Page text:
Evangelism is More than a Task; It’s a Part of Our Identity

The timeless question, “Which do you want first, the good news or the bad?” seems one never easily answered. It all depends on the mood of the hearer, really–somehow determined by whether or not he or she is prepared to hear or accept either the good or the bad. Gospel proclamation–evangelism–is the same way. It is dependent upon the Spirit to prepare the hearts of the hearers to receive it. Yet we believers do not have the luxury of sharing it or not. It rests within the identity of Christians as Ambassadors of Christ, compelled by Christ’s sacrificial love for us, to reconcile others to God (2 Corinthians 5). We proclaim the Good News because we’ve been reconciled and cannot hold it in. In this article, Zane Pratt expounds on what it means to evangelize, or share the Good News across cultures with those who’ve not heard. This article is the first in what will be an ongoing series on cross-cultural evangelism.

The Gospel is the Solution

Evangelism is the first step in making disciples of Jesus. According to the Bible, everyone in the world who is apart from Christ is spiritually dead in their rebellion against God (Ephesians 2:1-10). They stand under condemnation from God for their offenses against Him, and that condemnation is completely just (John 3:16-18). God owes us nothing, but in His free mercy and grace He has provided one and only one solution to our eternally deadly problem of sin. That solution is the gospel.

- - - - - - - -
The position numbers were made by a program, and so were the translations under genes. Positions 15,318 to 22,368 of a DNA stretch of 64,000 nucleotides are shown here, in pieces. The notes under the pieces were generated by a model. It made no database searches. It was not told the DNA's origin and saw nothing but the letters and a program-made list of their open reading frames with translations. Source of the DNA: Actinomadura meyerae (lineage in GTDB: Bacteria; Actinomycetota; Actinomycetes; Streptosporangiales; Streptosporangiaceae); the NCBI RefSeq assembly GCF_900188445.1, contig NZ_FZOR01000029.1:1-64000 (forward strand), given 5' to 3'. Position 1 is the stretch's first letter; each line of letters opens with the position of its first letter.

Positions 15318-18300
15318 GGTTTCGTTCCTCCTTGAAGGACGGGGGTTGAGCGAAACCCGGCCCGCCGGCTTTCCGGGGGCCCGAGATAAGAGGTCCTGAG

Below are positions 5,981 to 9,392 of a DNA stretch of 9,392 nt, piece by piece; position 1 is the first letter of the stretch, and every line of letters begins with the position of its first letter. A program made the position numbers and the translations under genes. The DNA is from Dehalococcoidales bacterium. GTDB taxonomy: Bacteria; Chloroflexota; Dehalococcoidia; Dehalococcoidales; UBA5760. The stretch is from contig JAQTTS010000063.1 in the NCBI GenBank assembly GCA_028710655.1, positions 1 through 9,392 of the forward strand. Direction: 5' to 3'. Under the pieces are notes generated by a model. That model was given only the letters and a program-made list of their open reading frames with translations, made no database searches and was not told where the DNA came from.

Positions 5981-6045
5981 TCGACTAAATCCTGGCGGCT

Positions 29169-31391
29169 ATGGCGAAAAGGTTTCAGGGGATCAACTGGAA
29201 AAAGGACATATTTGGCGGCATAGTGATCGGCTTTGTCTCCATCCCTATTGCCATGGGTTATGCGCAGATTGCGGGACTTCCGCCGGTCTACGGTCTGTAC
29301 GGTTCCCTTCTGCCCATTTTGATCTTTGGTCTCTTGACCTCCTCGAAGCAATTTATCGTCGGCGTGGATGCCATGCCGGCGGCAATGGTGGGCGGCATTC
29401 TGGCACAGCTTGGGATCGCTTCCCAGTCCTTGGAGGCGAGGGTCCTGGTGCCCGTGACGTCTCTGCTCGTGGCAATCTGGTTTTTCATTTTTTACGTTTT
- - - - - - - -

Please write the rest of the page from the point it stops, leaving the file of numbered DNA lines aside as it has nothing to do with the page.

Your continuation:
God owes us nothing, but in His free mercy and grace He has provided a solution to our eternally deadly problem of sin–the Gospel.

The good news of the gospel is that God became a man in the person of Jesus the Messiah. Jesus was our substitute, who lived the life we should have lived and then died the death we deserved to die, taking on the Himself the wrath we deserved for our rebellion against God. He rose again from the dead in complete and final victory over sin and death.

Christ returned to heaven, where He sits now enthroned at the right hand of God the Father and intercedes for His people. He will come again at the end of history and make all things new, banishing evil and sorrow and pain forever.